Wednesday, August 4, 2010


I just finished reading, Polio: An American Story, by David M. Oshinsky. It was my first book I read on my new Amazon Kindle DX. So in reality I have two things to report on, the book's content as well as the medium in which I read it.

1. The book was very good. It is easy to see why it was the winner of the 2006 Pulitzer Prize for history. The book chronicles the story of polio in America, primarily in terms of the fight for a vaccine and the bitter feud that developed between Albert Sabin and Jonas Salk. We do not often think about polio today because of its eradication due to the efforts of those two men, but the reality is the disease consumed the minds of Americans and made a celebrity out of the scientist Salk. Perhaps the most interesting part of the book is the divide in accolades received by both men. Whereas Sabin was highly regarded within the fields of science and medicine, Salk received his regard from the public in need of a hero. Salk was never given much if any credit from his field of study. Which begs the question: if given the choice would you take the recognition of the general public OR the recognition of your paricular avenue of study/work?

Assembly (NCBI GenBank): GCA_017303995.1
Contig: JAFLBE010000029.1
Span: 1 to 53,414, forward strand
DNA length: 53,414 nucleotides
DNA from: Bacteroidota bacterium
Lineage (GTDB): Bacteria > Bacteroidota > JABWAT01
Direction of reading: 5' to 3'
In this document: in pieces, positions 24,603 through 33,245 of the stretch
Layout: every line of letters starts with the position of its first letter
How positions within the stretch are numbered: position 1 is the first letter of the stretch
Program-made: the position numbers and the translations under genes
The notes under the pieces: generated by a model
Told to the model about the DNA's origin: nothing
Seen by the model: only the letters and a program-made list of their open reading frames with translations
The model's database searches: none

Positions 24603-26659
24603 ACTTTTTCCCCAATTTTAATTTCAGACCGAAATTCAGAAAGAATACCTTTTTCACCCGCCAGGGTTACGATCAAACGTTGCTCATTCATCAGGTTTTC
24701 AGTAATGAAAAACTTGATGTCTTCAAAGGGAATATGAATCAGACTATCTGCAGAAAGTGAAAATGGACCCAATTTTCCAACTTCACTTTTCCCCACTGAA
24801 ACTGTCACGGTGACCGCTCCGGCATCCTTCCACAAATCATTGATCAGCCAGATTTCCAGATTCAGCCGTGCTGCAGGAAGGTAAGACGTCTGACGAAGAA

2. As far as the Kindle DX goes, I have to say I really enjoyed my reading experience on it. It was easy to use, easy to read off of, and I really enjoyed using the dictionary that was already downloaded onto it. My only concern with the entire thing was/is the inability to skip from chapter to chapter. Perhaps this is something I still need to learn on it usage. Other then that though, I really liked it. Looking forward to more reading...